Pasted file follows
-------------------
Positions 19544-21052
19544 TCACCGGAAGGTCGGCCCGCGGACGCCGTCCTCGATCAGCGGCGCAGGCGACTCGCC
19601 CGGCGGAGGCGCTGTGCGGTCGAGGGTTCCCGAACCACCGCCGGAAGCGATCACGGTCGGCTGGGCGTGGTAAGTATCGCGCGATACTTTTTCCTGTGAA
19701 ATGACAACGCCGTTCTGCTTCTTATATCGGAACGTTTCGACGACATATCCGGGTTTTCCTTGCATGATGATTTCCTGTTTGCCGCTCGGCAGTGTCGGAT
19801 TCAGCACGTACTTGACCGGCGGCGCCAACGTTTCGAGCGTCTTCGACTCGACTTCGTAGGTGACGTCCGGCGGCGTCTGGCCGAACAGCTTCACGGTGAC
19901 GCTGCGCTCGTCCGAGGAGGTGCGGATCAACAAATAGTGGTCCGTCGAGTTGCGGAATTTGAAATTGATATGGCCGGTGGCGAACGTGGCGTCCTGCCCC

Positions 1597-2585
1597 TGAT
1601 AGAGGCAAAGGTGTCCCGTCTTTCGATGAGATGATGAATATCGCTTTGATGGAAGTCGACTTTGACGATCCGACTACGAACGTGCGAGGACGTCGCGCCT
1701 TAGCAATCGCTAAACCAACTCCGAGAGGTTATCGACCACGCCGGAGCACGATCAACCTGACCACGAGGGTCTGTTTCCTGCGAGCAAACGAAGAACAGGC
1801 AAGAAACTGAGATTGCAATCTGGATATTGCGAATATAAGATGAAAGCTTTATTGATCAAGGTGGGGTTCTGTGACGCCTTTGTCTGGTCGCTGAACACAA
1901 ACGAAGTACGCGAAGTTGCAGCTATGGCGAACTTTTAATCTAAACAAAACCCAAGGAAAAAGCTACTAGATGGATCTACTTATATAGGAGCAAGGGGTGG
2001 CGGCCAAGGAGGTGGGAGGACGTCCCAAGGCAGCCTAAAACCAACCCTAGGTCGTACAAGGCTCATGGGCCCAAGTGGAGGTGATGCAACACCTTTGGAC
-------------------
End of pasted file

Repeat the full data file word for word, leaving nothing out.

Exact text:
Positions 19544-21052
19544 TCACCGGAAGGTCGGCCCGCGGACGCCGTCCTCGATCAGCGGCGCAGGCGACTCGCC
19601 CGGCGGAGGCGCTGTGCGGTCGAGGGTTCCCGAACCACCGCCGGAAGCGATCACGGTCGGCTGGGCGTGGTAAGTATCGCGCGATACTTTTTCCTGTGAA
19701 ATGACAACGCCGTTCTGCTTCTTATATCGGAACGTTTCGACGACATATCCGGGTTTTCCTTGCATGATGATTTCCTGTTTGCCGCTCGGCAGTGTCGGAT
19801 TCAGCACGTACTTGACCGGCGGCGCCAACGTTTCGAGCGTCTTCGACTCGACTTCGTAGGTGACGTCCGGCGGCGTCTGGCCGAACAGCTTCACGGTGAC
19901 GCTGCGCTCGTCCGAGGAGGTGCGGATCAACAAATAGTGGTCCGTCGAGTTGCGGAATTTGAAATTGATATGGCCGGTGGCGAACGTGGCGTCCTGCCCC

Positions 1597-2585
1597 TGAT
1601 AGAGGCAAAGGTGTCCCGTCTTTCGATGAGATGATGAATATCGCTTTGATGGAAGTCGACTTTGACGATCCGACTACGAACGTGCGAGGACGTCGCGCCT
1701 TAGCAATCGCTAAACCAACTCCGAGAGGTTATCGACCACGCCGGAGCACGATCAACCTGACCACGAGGGTCTGTTTCCTGCGAGCAAACGAAGAACAGGC
1801 AAGAAACTGAGATTGCAATCTGGATATTGCGAATATAAGATGAAAGCTTTATTGATCAAGGTGGGGTTCTGTGACGCCTTTGTCTGGTCGCTGAACACAA
1901 ACGAAGTACGCGAAGTTGCAGCTATGGCGAACTTTTAATCTAAACAAAACCCAAGGAAAAAGCTACTAGATGGATCTACTTATATAGGAGCAAGGGGTGG
2001 CGGCCAAGGAGGTGGGAGGACGTCCCAAGGCAGCCTAAAACCAACCCTAGGTCGTACAAGGCTCATGGGCCCAAGTGGAGGTGATGCAACACCTTTGGAC